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IRA Investing: Still Searching for a Bottom

Richard Moore, CFA, writes about strategies for asset allocation in IRAs.

The market is still trying to find its footing and the news from General Electric (GE) on Friday reminded investors that earnings news over the next couple of quarters will probably not be fun reading.

While it doesn't seem to me as though we are likely to make substantial new lows, my indicators have weakened a bit, and a trading range might be the most likely scenario for a while.

My indicators didn't really change much last week with one major exception. The problem, as I discussed last week, is in the ratio of Nasdaq volume to volume on the NYSE. This ratio is meant to show the level of speculative activity in the market and therefore the amount of risk being assumed by investors at any given point. Ratios over 1.4 are worrisome, while ratios under 1.2 are attractive.

Last week the ratio increased again to a high 1.54. I'm frankly amazed that investors are willing to speculate, given the market action of the past several months, but it seems that the gambling spirit is still alive and well. I am downgrading this indicator to an extreme bearish position until it declines into at least neutral territory.

Most other indicators remain just fine. The ratio of odd lot sales to odd lot purchases continues to be neutral, as does the money flow into bullish Rydex Funds compared to flows into bearish funds.

I am continuing to rate as bullish a comparison of odd lot short sales to odd lot purchases.

The confidence level of smart investors compared with dumb investors deteriorated last week, but the 10-week average remains at an extremely bullish level.

Finally, let's look at a chart of the equity-only put/call ratio on the CBOE:

Click here for larger image.

I've redone this chart again to adjust for what I see as an increasing trend in the indicator over time. Clearly the use of put options has become a more widely used risk-reduction tool and, as a result, the ratio has a tendency to increase slowly over a period of years. Therefore, this chart has been detrended by comparing the current 10-week moving average of the ratio to a best-fit data trendline over the last 15 years. That line is shown in red, while the S&P 500 is shown in black.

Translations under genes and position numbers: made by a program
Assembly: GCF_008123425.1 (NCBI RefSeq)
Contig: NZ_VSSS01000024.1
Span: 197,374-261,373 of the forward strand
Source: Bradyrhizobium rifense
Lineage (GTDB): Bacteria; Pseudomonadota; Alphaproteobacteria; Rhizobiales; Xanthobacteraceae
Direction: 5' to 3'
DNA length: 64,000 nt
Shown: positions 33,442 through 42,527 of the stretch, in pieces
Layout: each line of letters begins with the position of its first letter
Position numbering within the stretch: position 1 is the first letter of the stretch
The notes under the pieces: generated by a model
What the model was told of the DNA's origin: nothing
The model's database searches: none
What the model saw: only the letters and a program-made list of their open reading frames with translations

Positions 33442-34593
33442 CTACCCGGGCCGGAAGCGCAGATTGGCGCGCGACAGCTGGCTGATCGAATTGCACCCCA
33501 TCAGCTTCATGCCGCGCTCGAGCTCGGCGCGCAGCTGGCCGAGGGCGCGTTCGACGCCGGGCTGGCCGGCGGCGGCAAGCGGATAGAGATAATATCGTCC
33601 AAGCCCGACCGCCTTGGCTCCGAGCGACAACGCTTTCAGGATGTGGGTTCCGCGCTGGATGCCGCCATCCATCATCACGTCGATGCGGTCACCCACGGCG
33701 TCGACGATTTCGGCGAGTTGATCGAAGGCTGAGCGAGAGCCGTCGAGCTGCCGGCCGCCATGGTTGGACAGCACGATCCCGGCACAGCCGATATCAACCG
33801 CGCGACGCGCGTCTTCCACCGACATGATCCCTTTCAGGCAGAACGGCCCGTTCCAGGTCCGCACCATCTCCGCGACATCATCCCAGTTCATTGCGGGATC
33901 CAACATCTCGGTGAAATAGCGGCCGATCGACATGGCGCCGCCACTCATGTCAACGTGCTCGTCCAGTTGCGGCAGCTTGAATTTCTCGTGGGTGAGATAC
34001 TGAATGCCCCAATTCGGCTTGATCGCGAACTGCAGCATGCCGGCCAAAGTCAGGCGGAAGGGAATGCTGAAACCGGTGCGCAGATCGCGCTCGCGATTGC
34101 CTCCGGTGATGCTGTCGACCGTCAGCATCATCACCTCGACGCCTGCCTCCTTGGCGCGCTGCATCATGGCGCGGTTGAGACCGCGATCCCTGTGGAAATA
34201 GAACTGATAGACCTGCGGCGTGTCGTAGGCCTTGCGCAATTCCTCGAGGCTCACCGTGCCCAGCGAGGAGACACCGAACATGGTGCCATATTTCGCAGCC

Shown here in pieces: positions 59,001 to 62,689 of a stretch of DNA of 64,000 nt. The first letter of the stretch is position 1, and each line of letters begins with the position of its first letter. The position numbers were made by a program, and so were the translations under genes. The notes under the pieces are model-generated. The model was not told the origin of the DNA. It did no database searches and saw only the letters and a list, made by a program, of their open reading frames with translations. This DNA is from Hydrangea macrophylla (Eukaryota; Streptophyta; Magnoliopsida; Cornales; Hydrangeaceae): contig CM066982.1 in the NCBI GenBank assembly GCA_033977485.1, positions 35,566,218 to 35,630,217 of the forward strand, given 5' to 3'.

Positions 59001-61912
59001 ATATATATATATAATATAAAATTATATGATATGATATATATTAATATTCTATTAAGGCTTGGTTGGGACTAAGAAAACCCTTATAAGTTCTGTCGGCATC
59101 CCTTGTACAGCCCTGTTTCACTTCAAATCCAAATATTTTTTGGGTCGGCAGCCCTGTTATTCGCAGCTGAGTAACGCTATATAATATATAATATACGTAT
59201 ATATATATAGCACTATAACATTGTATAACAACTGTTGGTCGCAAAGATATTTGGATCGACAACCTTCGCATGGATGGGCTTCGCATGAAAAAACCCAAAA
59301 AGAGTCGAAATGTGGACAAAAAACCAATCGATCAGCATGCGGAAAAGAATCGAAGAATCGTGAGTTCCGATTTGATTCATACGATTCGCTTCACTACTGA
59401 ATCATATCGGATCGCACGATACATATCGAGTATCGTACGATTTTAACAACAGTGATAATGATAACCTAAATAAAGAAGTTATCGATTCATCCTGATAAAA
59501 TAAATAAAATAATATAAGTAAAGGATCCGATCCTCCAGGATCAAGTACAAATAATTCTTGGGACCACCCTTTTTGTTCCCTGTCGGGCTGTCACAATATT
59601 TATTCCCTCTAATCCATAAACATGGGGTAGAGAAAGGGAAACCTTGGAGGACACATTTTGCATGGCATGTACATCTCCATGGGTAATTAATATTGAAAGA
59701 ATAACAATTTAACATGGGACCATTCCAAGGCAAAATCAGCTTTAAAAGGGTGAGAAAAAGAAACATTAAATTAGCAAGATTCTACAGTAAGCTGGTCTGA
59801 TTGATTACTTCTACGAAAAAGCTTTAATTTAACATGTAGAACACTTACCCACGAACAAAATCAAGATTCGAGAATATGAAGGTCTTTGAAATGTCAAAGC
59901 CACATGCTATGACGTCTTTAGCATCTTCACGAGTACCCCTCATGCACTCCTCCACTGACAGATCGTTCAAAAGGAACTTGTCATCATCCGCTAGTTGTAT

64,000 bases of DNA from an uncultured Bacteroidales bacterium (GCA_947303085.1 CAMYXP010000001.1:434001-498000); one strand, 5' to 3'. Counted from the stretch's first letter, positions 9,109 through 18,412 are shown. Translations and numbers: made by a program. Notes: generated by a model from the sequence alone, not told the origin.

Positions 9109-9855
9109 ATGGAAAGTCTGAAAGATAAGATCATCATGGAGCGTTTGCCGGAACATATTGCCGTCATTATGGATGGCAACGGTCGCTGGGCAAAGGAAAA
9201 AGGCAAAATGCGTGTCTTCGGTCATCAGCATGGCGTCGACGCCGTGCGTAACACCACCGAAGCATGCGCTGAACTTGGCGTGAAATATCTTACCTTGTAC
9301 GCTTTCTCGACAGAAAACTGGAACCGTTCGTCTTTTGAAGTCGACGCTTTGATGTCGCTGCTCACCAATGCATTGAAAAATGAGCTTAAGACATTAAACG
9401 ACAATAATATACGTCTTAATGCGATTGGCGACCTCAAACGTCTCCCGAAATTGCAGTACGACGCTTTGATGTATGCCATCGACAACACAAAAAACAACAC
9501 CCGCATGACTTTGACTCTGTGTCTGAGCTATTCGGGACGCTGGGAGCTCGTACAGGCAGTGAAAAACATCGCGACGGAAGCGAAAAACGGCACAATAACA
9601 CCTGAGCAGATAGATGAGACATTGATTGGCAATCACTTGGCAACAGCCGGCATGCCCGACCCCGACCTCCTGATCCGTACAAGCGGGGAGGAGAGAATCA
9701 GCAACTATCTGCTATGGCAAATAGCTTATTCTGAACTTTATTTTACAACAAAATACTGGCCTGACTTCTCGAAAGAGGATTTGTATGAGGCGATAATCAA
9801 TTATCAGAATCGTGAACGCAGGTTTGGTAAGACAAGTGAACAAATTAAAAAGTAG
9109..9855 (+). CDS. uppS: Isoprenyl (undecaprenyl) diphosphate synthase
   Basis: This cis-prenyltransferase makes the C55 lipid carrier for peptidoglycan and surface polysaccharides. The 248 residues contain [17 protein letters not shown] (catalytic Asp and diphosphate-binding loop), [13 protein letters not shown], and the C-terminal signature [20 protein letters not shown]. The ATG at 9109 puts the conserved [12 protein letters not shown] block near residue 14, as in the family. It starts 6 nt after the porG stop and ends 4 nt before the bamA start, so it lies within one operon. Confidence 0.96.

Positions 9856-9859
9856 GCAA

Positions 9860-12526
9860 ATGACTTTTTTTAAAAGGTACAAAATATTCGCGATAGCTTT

The green trend lines relate to the long-term average of this indicator and its standard deviation. As the market has declined, this indicator has steadily increased and last week the 10-week moving average crossed into very bullish territory, matching extremes that have rarely been seen in the last 15 years.

Because of the problems mentioned earlier with the Nasdaq/NYSE volume ratio, I am increasing my cash target from 6% to 21%. At the end of last week, the actual cash position in my IRA was 18.3%.

I sold my position in Kinetic Concepts (KCI) last week because I had held the stock for 14 months and it no longer appeared on my screening system as a buy. My holding period for purchases is typically seven months, but Kinetic Concepts continued on my screening system at the end of seven months and I continued to hold for an additional seven months.

I also eliminated my position in ICF Industries (ICFI) because the stock has suffered a 20% decline in price since purchase. I use that price decline threshold to re-evaluate any holding and I will usually sell unless there is some special reason to continue to hold.
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